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On a NAT router any unrequested outside connection is blocked. Using the DMZ is a good workaround.
It's a few months ago that I fell in love with Voice Over IP and IP phones. My old but solid Polycom 301 phone does not have a "Keep NAT Alive" option like regular ones do and after some time it seems like my router's NAT blocks ports. Phone rings or calls but no voice either way, just air. Then I need to restart the phone to punch another hole in the NAT for awhile. I was wondering if putting my Polycom 301 IP (I made it static then it does not change by each restart) in the routers DMZ can eliminate this problem and keep all the ports open for it forever. I know that you may have security issues but as much it is only about a phone and not my whole home network, I don't care. They can hack the phone and I can reconfigure it again. There's no credit on my VOIP account.
In this excerpt from Answercast #66, I look at the possibilities of using a router's DMZ to allow outbound VOIP calls through.
Actually I think that's a pretty interesting and innovative solution to the problem.
To clarify for folks who are reading or listening to this, DMZ is an acronym for, "Demilitarized Zone." So, normally what happens on a NAT router is any unrequested, or unexpected, outside connection is blocked by the router. So if a server tries to connect to a computer in your home, and there's a NAT router in the way, it can't get through. The NAT router stops it cold from being able to get to any of the machines on your side of the network.
That's why I keep calling it such a great firewall because it prevents random access from outside agents. If you actually establish a connection from the computer to the server, then the connection can occur, because it was started by someone on your side of the router.
The DMZ is essentially an exception to that rule. What the DMZ is... is the router allows you to specify an IP address of a computer on your local network.
Your local network might be 192.168.0.1 through 25. You may have 25 different computers and they all have these 192.168 addresses. You can then assign, manually, an IP address. Maybe you'll do 192.168.0.254 so it's not something that's gonna ever really, reasonably, be approached by all the machines on your side of the network.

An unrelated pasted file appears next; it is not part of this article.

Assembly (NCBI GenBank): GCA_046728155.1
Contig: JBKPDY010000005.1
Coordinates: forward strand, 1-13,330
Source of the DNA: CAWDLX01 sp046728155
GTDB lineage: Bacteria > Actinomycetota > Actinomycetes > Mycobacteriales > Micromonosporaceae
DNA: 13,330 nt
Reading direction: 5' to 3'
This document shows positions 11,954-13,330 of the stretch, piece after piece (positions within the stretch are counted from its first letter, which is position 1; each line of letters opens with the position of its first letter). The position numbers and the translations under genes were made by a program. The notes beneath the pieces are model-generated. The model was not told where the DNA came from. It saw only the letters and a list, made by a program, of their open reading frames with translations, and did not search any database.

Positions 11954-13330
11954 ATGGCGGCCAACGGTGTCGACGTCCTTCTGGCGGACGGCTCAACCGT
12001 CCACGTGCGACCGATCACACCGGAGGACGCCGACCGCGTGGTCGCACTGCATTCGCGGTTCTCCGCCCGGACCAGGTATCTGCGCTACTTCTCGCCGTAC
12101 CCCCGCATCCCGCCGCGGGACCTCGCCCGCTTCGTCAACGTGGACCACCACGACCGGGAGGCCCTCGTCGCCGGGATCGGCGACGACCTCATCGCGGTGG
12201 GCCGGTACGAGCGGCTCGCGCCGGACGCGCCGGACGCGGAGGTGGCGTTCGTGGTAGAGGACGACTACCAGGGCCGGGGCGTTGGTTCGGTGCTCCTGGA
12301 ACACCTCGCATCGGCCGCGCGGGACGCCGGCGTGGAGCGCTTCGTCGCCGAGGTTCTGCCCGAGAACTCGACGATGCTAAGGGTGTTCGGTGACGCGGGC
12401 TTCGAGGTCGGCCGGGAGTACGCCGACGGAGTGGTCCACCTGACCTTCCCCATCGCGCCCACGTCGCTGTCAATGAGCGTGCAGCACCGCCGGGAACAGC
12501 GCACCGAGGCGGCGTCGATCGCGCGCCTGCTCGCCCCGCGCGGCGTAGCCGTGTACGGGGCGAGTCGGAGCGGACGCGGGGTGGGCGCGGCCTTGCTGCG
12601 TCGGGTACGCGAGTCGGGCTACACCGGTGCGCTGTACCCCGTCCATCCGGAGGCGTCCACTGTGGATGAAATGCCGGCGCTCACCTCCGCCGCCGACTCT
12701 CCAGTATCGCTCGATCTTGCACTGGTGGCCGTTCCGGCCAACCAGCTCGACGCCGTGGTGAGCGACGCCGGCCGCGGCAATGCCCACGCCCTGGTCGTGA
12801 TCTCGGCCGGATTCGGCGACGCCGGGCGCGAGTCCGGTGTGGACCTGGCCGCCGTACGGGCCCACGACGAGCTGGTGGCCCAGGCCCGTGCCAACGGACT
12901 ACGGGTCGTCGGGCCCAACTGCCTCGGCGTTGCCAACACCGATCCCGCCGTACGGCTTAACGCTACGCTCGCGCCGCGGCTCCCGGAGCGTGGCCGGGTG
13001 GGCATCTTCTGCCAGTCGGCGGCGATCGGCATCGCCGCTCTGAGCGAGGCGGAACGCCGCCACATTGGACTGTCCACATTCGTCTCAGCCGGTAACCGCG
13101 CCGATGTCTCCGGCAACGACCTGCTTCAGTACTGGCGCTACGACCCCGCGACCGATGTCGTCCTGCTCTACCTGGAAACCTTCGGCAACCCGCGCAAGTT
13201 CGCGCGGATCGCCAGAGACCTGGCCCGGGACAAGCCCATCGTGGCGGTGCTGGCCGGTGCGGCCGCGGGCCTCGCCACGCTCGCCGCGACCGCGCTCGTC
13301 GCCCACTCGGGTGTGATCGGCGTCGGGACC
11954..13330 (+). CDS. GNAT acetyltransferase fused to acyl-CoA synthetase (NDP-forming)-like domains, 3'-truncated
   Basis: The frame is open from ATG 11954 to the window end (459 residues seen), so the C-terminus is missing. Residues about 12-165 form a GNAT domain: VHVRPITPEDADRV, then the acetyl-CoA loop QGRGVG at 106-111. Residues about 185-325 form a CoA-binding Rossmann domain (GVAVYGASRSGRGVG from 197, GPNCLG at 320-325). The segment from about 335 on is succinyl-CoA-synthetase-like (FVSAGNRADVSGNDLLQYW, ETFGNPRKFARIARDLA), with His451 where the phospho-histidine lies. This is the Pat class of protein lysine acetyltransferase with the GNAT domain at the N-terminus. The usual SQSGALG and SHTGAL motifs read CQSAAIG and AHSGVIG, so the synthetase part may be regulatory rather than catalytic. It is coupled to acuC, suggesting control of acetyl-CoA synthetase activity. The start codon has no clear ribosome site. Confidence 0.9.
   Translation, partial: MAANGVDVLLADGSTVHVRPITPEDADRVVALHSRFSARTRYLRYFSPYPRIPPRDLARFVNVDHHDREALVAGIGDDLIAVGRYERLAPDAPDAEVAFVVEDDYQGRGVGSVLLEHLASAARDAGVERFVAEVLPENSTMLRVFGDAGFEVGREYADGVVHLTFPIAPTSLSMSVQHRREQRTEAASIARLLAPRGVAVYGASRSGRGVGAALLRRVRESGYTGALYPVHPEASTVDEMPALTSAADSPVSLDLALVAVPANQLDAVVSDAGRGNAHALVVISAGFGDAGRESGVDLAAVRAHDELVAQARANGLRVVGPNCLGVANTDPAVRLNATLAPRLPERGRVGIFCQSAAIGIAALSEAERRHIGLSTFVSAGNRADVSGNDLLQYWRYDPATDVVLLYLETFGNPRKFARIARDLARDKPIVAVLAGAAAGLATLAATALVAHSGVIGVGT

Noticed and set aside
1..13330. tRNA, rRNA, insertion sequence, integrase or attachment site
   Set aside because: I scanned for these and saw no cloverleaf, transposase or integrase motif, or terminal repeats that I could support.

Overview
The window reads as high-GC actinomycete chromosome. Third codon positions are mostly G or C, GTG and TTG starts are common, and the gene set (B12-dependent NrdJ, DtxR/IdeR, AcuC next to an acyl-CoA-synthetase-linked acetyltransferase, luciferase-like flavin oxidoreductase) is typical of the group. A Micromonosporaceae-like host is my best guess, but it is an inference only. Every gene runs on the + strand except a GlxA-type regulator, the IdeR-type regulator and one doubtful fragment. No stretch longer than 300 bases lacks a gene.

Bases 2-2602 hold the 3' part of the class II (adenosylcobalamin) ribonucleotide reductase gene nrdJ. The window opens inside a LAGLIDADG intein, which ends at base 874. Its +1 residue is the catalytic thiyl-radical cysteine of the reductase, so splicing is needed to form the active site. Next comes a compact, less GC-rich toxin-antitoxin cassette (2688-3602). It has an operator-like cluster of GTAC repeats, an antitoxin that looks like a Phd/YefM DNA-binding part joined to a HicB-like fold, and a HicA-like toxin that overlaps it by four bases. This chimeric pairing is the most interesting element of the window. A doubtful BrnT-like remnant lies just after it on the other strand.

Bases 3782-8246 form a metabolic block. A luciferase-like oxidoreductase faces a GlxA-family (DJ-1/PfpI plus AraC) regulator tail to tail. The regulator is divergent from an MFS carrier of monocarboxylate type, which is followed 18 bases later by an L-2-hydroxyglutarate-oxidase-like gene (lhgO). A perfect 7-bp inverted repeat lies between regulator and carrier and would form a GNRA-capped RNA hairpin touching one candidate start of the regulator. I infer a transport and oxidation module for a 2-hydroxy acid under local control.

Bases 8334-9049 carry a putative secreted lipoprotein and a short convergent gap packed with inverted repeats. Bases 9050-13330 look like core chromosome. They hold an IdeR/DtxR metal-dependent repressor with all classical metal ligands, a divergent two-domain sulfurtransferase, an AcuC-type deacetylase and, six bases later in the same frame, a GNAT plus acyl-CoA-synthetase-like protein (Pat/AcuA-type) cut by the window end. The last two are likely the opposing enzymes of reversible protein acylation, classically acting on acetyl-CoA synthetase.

You can configure your device (in this case, the phone) to respond to only that IP address. You're basically giving it a static IP address of .254.
In the router... you then configure the router by saying, "You know what? All these connections, these connection attempts that you've been blocking? The unrequested, unsolicited connection attempts that you've been blocking... don't. Instead, send them over to this IP address: 192.168.0.254 - whatever device is there, it will handle it, or it will know not to."
In a case like this when you've got Voice over IP, it's actually not that uncommon for some protocols to want to initiate a call from outside of your network. If someone using Voice over IP is somewhere else and tries to call you, that, by definition, may be an outside server trying to initiate a contact through your router: from the internet to the inside.
Rather than blocking it, we send it to the DMZ, or whatever's configured for the DMZ.
So, I think it's a fairly innovative solution. I like it.
Like you said, the only real concern is that, you know, maybe someone could hack your phone, but you can reconfigure it. It depends on how smart the phone is, I suppose.
I actually don't see many downsides. The only downside I can think of (and it's a pretty small one) is if you ever actually, later, needed the DMZ for something else. In reality, as many years as I've been doing this, I've never once used a DMZ. I actually have no reason to propose it as a solution for anyone's problem - other than in a case like this where you've got a specific IP based device that wants to be able to receive outbound or incoming connections from the outside.
So, I say, "Go for it!" I say it's a pretty good solution. I don't really
see a downside.
Next from Answercast 66- Shockwave keeps crashing, what can I do to fix it?
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